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To Family and Friends: Don't Challenge My Bipolar Diagnosis

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Updated September 26, 2012

Your husband, wife or partner is diagnosed with bipolar disorder. Or maybe it's your son or daughter, or your best friend. For many people, that news comes as a relief. It explains the way your friend or loved one has been behaving. It means he or she is going to get treatment. You know it won't be easy, but at least the illness has a name now. The first step toward getting help has been taken.

Then, whether you know details about bipolar disorder or not, the wise person will seek more information. Bipolar for Beginners is an excellent place to start, and if you are looking for something specific, there's a search box at the top of every page of this site. You'll be compassionate and supportive. You'll take care of yourself, too, making sure the situation doesn't overwhelm you.

If you've done these things, I applaud you. This article isn't for you - it's for the rest of you who are hurting your loved one, friend, even a co-worker or employee who has confided in you. This is what you must not do when someone you know has bipolar disorder.

Don't Say "There's Nothing Wrong With You"

Of all the terrible things you could say to someone who needs help, this is probably the worst. It takes an average of 8-10 years to get a proper diagnosis of bipolar disorder. How much time are you adding to that if your child, for example, begs to get professional help and you refuse?

Reader "Unbelievable" says:
I find it very hard to discuss what goes on in my brain knowing that others will reject it and say it's a phase. I've wasted 10 years asking my parents for psychological help, as they told me, "Shrinks just want your money, they don't know you more than we do, and you're fine. You do well in school and sports. We have plenty of money. Nothing's wrong with you."

Alex shared:
Dad says: It's just hormones, just go exercise. You're just depressed because you don't work out anymore. You've always been emotionally immature. Just learn to deal with your problems like a big girl.
Friends say: I don't believe in "disorders," it's just part of your personality. Bipolar is a myth. Are you high? There's nothing wrong with you, you're probably just stressed because of finals.


From Katarack:
"You're not bipolar. You're just upset because your girlfriend left you. If you go into the hospital, you're just being lazy and selfish." Thanks, Dad. That really helped!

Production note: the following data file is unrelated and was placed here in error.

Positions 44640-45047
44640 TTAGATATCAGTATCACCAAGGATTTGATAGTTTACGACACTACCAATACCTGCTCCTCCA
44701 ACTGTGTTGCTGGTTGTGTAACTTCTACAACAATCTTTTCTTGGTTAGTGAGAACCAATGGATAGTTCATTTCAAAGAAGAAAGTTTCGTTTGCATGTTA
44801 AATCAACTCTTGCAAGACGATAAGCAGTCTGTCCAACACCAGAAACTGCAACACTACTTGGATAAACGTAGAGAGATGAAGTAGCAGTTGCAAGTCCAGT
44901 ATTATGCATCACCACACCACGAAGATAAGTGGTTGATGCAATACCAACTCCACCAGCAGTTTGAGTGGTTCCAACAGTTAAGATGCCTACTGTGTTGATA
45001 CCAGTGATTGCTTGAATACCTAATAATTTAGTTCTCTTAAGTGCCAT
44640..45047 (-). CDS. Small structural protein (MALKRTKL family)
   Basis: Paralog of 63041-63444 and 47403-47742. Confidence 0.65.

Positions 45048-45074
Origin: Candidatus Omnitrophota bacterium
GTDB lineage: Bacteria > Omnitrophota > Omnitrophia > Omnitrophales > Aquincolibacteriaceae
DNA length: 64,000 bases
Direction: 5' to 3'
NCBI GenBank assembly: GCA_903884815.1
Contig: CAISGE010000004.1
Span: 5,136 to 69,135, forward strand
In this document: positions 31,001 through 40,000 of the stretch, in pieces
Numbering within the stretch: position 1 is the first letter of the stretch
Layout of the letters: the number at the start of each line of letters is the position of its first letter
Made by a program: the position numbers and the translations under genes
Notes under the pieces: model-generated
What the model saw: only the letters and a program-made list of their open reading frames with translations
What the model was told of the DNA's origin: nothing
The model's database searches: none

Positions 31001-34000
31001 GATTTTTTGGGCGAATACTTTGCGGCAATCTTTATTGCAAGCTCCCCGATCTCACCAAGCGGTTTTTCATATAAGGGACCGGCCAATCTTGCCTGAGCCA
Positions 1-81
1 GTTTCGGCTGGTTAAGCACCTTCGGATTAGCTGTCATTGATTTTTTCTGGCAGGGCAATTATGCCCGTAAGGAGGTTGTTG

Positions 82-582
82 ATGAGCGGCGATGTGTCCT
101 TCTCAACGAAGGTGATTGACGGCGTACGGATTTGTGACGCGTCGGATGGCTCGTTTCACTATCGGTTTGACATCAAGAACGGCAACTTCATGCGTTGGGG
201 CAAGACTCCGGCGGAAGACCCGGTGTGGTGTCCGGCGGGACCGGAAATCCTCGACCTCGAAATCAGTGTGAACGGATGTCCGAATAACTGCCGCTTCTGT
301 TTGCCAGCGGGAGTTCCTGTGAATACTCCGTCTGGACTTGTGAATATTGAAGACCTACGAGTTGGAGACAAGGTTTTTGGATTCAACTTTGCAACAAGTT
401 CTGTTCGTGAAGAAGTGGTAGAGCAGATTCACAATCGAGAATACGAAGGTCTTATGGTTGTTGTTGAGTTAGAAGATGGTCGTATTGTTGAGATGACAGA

Don't Blame Me For Having This Illness

No one can "catch" bipolar disorder. No one "tries" to get it. They can inherit it, but that isn't always the case. Bipolar is not, ever, a decision to be "crazy." It's an illness that has its roots in the biology and chemistry of the brain. Research continues to find and refine information about the differences between the brains of people who have mental disorders and those who do not.

Listen to what people who have bipolar have said about being blamed:

Heather tells this story:
I actually had a so-called mental health professional say these things to me: "A lot of people have problems in life, and they don't end up in a mental hospital over it." And the worst: "It's your choice to be depressed, don't you know that?"

From Natalina:
My dad thought taking aspirin for a headache meant you were weak, so I heard a lot of "Stop feeling sorry for yourself" during my depressive episodes.

And Sage, who doesn't even have bipolar disorder, shared this:
My mother had the nerve to tell my daughter that the only reason I read the book An Unquiet Mind is because I WANT to be bipolar. I guess people don't think before they speak, then again maybe they do. I don't have bipolar - I just happen to be interested in the illness itself. Is that a crime?
Part 2: Don't Tell Me How to Get Over Bipolar Disorder

More About Stigma and Insensitivity:

  1. About.com
  2. Health
  3. Bipolar Disorder
  4. Impact on Life
  5. Stigma
  6. To Family and Friends: Don't Challenge My Bipolar Diagnosis

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